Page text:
Territory Stories

Waterloo Station : a report for the station manager



Waterloo Station : a report for the station manager

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R. Sanders and L.R. Rajaratnam; Water Resources Survey of the Western Victoria River District. Waterloo Station. A Guide for Water Resources Management.


Sanders, R.; National Landcare Program (Australia); Rajaratnam, L. R. (Lakshman); Northern Territory. Power and Water Authority. Water Resources Division


E-Publications; E-Books; PublicationNT; Report No ; 24/1994




Waterloo Station


Made available via the Publications (Legal Deposit) Act 2004 (NT).


Date:1995; On cover 'National Landcare Program'. Cover title: Water resources of Waterloo Station. Bibliography: leaf [10]




Groundwater -- Northern Territory -- Waterloo Station; Water-supply -- Northern Territory -- Waterloo Station; Water resources development -- Northern Territory -- Waterloo Station


Report No ; 24/1994


[15] leaves : illustrations (some colour) and maps (1 colour) ; 30 cm.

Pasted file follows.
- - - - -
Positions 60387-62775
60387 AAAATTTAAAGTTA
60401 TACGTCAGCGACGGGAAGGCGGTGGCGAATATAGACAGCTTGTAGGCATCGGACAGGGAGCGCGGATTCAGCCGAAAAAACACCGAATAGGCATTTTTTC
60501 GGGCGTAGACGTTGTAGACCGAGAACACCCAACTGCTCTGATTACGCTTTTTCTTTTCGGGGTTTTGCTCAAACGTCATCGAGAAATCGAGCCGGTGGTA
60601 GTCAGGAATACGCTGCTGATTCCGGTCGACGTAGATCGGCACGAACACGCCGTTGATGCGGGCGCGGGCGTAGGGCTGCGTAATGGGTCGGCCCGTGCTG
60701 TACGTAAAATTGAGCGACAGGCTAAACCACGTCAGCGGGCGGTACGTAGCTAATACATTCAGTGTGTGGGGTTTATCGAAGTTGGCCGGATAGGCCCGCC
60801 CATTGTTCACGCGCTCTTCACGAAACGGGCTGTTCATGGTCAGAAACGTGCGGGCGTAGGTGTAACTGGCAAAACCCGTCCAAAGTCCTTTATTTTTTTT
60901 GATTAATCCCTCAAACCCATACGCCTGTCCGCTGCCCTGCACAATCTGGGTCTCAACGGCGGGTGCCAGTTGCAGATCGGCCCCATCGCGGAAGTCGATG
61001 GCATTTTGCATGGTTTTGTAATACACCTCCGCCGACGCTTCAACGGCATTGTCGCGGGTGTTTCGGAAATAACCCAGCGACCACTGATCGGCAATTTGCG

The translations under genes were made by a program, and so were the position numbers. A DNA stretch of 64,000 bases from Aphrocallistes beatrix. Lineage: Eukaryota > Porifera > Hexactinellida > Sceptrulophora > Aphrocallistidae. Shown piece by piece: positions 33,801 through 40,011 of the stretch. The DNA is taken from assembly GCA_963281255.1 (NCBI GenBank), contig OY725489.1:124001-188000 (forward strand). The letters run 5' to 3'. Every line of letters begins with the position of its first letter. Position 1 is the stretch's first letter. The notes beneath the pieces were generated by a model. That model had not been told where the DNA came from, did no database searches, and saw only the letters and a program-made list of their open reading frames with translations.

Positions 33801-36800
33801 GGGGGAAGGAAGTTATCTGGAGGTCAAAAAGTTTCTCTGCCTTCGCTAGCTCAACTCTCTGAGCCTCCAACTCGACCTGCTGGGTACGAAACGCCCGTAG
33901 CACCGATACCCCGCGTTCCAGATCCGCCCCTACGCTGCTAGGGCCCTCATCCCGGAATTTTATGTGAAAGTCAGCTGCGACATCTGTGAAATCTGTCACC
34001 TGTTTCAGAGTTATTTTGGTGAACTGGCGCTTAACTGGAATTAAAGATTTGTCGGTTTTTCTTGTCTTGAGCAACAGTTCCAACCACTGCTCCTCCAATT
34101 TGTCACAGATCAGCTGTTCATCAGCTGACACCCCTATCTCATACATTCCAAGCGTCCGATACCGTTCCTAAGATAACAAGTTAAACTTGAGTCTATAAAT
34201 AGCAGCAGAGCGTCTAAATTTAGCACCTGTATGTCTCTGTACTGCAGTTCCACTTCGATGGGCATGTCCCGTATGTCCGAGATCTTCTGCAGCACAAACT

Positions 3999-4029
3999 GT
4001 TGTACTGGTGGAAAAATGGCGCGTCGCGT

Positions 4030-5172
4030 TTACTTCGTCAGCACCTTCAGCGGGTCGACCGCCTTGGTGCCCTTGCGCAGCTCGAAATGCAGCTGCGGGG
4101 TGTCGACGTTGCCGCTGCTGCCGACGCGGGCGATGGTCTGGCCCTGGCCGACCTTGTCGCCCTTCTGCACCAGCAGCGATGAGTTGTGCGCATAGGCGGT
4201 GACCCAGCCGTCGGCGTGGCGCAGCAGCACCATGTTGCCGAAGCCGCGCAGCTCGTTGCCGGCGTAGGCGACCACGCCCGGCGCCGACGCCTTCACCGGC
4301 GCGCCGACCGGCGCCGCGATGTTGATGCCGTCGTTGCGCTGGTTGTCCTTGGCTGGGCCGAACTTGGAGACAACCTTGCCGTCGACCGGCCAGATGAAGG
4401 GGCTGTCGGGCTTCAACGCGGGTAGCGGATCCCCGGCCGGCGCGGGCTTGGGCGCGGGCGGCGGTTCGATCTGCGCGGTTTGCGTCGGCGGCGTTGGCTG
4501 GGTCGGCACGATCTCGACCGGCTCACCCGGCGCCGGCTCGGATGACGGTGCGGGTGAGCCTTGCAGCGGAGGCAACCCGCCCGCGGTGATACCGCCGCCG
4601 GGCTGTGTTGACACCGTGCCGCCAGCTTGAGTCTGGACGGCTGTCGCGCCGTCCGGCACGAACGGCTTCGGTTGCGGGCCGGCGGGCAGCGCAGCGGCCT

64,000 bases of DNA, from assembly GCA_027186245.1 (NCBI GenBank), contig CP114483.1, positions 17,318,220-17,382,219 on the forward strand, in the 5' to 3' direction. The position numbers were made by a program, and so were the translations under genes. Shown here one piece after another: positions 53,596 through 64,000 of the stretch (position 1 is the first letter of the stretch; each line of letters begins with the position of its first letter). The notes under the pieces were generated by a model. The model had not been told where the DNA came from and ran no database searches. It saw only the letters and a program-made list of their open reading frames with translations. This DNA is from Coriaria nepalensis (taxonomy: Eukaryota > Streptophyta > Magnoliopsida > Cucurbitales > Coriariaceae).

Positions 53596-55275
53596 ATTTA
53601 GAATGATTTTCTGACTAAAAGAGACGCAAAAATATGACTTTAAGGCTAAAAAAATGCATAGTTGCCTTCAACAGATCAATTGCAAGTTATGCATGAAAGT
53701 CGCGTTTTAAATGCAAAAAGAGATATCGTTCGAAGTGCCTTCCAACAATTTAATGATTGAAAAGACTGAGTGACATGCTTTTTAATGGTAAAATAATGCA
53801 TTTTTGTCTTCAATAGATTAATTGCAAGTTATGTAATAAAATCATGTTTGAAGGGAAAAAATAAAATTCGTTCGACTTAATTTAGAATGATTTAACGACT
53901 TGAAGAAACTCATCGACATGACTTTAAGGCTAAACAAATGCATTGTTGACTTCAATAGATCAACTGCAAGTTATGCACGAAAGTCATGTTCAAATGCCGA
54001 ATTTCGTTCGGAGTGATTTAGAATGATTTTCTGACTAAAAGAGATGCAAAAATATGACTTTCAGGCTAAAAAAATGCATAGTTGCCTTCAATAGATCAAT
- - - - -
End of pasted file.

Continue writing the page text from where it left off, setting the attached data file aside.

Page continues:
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and sodium are outside limits for human consumption, and the high chloride suggests slow recharge to the aquifer. This is a relatively deep bore (183 m) and a deeper aquifer may be influencing the water quality. 3.2.2 Jasper Gorge Sandstone The Jasper Gorge Sandstone is capable of yielding reliable stock water supplies of between 0.5 and .5 L/s (Table 2) from selected sites. It forms the deeply dissected sandstone country in the headwaters of Horse Creek. The sandstone dips (generally less than 1 degree to the north west) under the Angalarri Siltstone which forms the plains and hilly country in the Horse Creek - West Baines area. Where it outcrops the prominent faulting and jointing of this unit suggests that good groundwater supplies should be available. However the sandstone supports poor spinifex pasture and no water supply development has been undertaken in this area. Hence observations on the groundwater potential of this unit are extrapolated from investigations undertaken on Amanbidji and Auvergne Stations. The Jasper Gorge Sandstone consists of white hard quartz sandstone, with some thin green siltstone bands, with a maximum thickness of 130 m at Auvergne. The depth to sandstone under the inland plains generally increases in a north westerly direction. The maximum depth drilled to the top of the sandstone is 325 m (RN 26895) at the Kildurk turnoff from the Victoria Highway. Because of this rock type's very low porosity the presence of aquifers is dependent on localised fracturing. The fractures tend to be large and extensive resulting in reasonably high yielding and reliable bores. Two Jasper Gorge Sandstone bores, RN 27085 and RN 28345, sustained pumping rates of in excess of 4 L/s for extended periods throughout the dry season, when used for road building purposes in the Auvergne Station area. It is important that bore sites are located to intercept fracture zones. A much higher success rate is possible where bores are located on lineaments interpreted from aerial photographs or satellite images in areas of outcropping Jasper Gorge Sandstone. However in most of the Horse Creek - West Baines area the Sandstone is overlain by Angalarri Siltstone. The Siltstone tends to mask fracture zones in the underlying sandstone and bore site selection is much more difficult in this area. Investigation drilling at Auvergne has indicated a 1 in 3 success rate for bores sited on lineaments visible on the inland plains surface (RN 28736 intercepted 6 L/s at 195 m, under 170 m of Angalarri Siltstone), Despite the fact that dry bores are much more common where the depth to the Jasper Gorge Sandstone is greater than 60 m, there is still potential for reliable stockwater supplies of 2 L/s or more which could supply 4 paddocks of 600 cattle when